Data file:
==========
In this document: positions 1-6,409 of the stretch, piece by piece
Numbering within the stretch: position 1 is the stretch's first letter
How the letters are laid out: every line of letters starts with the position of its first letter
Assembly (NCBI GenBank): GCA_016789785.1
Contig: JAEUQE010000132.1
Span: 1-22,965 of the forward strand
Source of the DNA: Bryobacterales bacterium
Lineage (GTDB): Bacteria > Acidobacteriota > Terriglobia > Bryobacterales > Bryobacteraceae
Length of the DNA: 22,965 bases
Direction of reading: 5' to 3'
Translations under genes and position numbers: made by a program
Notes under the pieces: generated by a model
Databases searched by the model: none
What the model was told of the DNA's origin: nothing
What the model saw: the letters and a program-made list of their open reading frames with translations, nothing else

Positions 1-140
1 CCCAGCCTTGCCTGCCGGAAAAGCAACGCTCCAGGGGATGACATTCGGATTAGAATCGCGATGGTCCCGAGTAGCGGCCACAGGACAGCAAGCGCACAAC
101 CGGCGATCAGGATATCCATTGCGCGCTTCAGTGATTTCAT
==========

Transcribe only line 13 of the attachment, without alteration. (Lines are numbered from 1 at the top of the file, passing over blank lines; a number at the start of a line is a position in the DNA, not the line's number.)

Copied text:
Databases searched by the model: none